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Smartphone Sensor Data Could Determine Cannabis Intoxication With 90 Percent Accuracy: Study 

Researchers evaluated daily data collected from young adults using cannabis at least twice every week.

Smartphone Sensor Data Could Determine Cannabis Intoxication With 90 Percent Accuracy: Study 

The study analysed phone surveys, self-initiated reports of cannabis use, and phone sensor data

Highlights
  • The research was conducted by Rutgers Institute for Health
  • It assessed if phone sensor can help to identify cannabis intoxication
  • The study made use of a combination of time features and sensor data

A smartphone sensor, much on the lines of the GPS system, may help determine if someone is intoxicated after consuming marijuana, a new study has demonstrated. The intoxication resulting from the consumption of cannabis is associated with slowed response time, effect on work or school performance, and even influencing the driving behaviour often resulting in accidents and fatalities. 

The research, by Rutgers Institute for Health, Health Care Policy and Aging Research, was published in the Drug and Alcohol Dependence journal, and it assesses the feasibility of using smartphone sensor data to identify cannabis intoxication. Remarkably, the study, which made use of a combination of time features and sensor data, was found to be 90 percent accurate. This is significant, for the existing methods including blood, urine, and saliva tests to detect cannabis intoxication have limitations, experts say.  

Here's how they did it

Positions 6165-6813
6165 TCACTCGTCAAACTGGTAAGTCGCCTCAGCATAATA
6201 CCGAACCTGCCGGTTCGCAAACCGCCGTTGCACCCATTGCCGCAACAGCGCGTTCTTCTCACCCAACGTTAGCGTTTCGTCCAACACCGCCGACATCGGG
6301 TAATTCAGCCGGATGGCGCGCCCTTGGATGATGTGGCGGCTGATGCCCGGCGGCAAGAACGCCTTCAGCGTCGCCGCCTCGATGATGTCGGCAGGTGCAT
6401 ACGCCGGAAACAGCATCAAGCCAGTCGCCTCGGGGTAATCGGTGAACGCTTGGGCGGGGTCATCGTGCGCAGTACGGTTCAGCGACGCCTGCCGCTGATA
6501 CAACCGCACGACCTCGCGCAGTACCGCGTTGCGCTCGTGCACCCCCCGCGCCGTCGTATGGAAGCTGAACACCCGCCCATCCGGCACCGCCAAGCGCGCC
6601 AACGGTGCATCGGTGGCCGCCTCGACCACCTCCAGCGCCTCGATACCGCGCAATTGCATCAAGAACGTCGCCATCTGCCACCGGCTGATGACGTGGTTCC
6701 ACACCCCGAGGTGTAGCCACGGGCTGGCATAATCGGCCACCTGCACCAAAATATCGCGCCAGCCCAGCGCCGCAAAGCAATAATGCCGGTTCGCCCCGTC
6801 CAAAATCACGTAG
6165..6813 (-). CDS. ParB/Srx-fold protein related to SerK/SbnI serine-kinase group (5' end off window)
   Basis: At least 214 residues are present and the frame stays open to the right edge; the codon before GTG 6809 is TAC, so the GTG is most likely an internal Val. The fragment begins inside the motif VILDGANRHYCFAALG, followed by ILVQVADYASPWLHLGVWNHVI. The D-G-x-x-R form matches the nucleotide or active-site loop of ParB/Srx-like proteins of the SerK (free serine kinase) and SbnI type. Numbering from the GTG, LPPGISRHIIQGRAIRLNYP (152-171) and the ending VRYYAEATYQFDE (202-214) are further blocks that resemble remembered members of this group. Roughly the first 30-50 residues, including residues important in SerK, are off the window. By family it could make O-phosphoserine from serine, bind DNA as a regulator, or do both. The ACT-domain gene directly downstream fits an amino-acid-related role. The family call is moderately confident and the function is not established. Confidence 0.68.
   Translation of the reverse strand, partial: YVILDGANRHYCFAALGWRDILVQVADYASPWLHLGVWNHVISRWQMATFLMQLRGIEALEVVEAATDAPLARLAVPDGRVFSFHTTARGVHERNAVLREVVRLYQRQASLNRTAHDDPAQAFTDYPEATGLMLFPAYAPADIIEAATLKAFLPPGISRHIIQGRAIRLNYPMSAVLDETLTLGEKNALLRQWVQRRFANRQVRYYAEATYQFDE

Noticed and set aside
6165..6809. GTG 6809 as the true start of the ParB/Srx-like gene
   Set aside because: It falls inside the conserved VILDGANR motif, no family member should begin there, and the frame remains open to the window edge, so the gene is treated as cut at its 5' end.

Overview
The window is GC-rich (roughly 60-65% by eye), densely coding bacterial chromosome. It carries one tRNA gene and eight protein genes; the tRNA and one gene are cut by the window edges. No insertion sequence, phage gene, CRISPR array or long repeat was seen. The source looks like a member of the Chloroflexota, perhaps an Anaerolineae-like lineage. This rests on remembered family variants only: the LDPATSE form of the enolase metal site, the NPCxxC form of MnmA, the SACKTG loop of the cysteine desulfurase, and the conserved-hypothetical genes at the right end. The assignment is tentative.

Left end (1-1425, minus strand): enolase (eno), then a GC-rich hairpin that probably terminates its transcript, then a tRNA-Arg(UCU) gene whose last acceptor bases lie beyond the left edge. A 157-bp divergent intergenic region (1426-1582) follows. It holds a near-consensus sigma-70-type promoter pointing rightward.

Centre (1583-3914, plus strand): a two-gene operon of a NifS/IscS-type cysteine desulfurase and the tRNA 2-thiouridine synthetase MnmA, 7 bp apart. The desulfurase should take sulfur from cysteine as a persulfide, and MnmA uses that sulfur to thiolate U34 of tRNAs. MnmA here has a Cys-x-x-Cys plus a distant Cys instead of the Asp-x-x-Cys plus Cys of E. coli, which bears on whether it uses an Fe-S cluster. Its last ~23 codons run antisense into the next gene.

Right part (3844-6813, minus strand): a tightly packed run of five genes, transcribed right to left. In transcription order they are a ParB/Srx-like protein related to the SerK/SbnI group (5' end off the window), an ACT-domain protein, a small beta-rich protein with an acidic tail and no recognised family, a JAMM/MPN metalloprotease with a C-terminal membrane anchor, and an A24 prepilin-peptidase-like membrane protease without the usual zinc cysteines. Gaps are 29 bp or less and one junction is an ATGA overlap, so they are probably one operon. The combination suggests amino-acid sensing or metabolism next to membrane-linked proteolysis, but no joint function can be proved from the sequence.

Researchers evaluated daily data collected from young adults using cannabis at least twice every week. As part of the study, they analysed the phone surveys, self-initiated reports of cannabis use, and continuous phone sensor data. 

According to the analysis, while the time of day and the day of the week had 60 percent accuracy in detecting self-reporting of cannabis intoxication, the combination of time features and smartphone sensor data could detect marijuana intoxication with 90 percent accuracy. 

Tammy Chung, professor of psychiatry, said that the phone's sensors may help us detect when a person is experiencing cannabis intoxication and deliver a brief intervention when and where it might have the most impact to reduce harm.

According to a statement, researchers used low burden methods — tracking time of day and day of the week and analysing phone sensor data — to detect intoxication in daily life. The study demonstrated that the feasibility of using phone sensors to detect subjective intoxication from cannabis consumption was strong.


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